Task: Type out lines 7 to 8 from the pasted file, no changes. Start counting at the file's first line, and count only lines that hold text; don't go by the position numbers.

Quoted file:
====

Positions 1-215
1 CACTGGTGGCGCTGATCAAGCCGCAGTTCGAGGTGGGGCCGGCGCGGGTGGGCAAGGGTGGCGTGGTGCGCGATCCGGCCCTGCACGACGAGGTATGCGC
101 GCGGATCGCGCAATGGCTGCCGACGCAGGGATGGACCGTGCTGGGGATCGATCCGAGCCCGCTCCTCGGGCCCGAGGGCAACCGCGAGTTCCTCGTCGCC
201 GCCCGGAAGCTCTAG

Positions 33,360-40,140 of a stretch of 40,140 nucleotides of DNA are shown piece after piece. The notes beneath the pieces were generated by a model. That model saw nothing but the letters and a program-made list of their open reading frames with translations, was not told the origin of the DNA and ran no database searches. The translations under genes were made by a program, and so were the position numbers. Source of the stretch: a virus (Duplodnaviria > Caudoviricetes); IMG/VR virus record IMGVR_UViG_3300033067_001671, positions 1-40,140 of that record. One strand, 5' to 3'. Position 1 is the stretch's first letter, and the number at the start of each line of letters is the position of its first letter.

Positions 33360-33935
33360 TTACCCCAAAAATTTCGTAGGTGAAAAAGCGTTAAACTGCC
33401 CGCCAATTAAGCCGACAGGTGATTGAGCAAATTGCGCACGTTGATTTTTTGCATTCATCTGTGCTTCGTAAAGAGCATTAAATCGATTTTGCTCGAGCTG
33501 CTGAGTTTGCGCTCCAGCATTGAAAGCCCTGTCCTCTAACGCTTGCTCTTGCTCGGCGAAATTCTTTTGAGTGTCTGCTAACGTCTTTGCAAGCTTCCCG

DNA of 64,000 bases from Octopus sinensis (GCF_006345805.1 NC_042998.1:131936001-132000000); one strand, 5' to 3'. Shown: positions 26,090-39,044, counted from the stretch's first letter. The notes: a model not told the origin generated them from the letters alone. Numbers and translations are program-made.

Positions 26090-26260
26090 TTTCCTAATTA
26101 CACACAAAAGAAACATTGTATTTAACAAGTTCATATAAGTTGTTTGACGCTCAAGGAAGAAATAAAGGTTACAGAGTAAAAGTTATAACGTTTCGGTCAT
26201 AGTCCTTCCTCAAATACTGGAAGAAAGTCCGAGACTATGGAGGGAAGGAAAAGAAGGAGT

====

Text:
33360 TTACCCCAAAAATTTCGTAGGTGAAAAAGCGTTAAACTGCC
33401 CGCCAATTAAGCCGACAGGTGATTGAGCAAATTGCGCACGTTGATTTTTTGCATTCATCTGTGCTTCGTAAAGAGCATTAAATCGATTTTGCTCGAGCTG